Theatre review: Cain’s Book, Arches, Glasgow

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BROUGHT to the stage for the first time since its publication in 1960, Untitled Projects take an appropriately fragmentary, multimedia approach to this compelling adaptation of Alexander Trocchi’s beat novel Cain’s Book.

Cain’s Book

Arches, Glasgow


Heavily autobiographical, the Glaswegian writer’s chronicle of the life of Joe Necchi, writer, heroin addict and scow captain on New York’s Hudson River flows between lissom poetry and agitated rant on drug prohibition, shifts in tone and intent the production ably conveys.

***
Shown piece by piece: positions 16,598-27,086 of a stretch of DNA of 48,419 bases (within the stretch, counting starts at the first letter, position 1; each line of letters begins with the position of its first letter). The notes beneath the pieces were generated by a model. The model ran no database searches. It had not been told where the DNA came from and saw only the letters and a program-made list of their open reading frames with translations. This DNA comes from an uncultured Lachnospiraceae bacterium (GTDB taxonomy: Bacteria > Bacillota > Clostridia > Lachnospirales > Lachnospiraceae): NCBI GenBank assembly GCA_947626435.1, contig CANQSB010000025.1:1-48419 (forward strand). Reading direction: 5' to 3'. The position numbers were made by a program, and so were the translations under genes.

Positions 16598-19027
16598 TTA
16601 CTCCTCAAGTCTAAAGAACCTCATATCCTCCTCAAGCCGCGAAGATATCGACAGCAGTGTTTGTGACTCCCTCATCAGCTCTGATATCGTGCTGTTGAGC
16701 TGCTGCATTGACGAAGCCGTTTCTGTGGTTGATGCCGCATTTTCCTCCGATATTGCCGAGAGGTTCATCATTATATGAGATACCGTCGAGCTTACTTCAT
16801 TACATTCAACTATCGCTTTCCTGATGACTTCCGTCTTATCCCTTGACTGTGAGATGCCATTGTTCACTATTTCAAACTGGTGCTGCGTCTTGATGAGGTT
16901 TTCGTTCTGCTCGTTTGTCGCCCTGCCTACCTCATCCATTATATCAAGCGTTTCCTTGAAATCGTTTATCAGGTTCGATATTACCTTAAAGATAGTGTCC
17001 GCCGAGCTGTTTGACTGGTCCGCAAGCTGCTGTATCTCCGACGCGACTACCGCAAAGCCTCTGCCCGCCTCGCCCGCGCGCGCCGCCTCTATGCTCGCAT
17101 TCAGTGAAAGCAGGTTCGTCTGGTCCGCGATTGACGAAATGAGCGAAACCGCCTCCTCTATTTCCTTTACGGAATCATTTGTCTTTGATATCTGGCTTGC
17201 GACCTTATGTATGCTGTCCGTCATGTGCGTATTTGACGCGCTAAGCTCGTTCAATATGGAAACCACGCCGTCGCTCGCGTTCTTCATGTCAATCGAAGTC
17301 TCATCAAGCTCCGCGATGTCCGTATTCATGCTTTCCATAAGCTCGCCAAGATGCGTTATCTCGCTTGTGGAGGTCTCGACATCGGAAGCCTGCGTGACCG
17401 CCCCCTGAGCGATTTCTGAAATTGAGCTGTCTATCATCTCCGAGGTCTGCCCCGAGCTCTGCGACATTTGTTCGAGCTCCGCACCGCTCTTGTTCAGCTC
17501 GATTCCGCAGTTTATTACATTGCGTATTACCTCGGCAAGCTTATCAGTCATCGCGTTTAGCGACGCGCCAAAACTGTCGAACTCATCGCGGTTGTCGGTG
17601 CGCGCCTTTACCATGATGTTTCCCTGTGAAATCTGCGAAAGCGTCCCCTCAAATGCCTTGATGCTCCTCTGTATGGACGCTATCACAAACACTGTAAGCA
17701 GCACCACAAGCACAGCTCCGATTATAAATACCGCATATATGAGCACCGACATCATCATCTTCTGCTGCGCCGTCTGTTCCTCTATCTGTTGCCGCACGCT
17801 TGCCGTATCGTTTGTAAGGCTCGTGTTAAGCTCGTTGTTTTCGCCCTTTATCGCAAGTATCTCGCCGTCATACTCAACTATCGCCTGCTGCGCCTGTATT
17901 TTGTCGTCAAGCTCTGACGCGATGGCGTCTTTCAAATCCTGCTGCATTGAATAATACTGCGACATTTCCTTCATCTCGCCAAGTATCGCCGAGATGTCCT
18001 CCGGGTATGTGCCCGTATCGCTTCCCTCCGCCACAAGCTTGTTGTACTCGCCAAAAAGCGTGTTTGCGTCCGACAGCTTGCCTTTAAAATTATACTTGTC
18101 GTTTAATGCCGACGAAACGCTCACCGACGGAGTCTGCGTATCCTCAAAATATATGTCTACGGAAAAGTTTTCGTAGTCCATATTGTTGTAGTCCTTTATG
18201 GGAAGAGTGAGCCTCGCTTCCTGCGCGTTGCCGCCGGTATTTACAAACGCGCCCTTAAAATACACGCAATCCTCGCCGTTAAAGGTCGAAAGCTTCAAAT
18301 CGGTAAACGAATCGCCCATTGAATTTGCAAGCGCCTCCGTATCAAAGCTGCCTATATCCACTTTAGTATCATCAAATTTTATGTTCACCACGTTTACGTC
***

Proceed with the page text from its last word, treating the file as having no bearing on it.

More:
The piece was put together in a matter of weeks, with Lou Prendergast, Graham F Valentine and Ross Mann playing Joe collectively and other characters off him, affording it a rough, attractive immediacy. Passages slip around each other like ships tethered together, between the present and Necchi’s adolescence in Glasgow, his memories of Paris and London, with writer-director Alan McKendrick conceiving it as an early incarnation of an extended production that might perhaps incorporate the entire novel.

A confessional, philosophical screed that strives to elevate the morality of the junkie, it deserves praise for the satirically mischievous dance interlude that forms the interval. Elsewhere, striking use of video reinforces the temporal confusion and creeping irrelevance of time. Nevertheless, Trocchi’s disdain for bourgeois existence occasionally takes on a strident note and this adaptation, which has an air of hagiography, doesn’t really care to curb or contain it.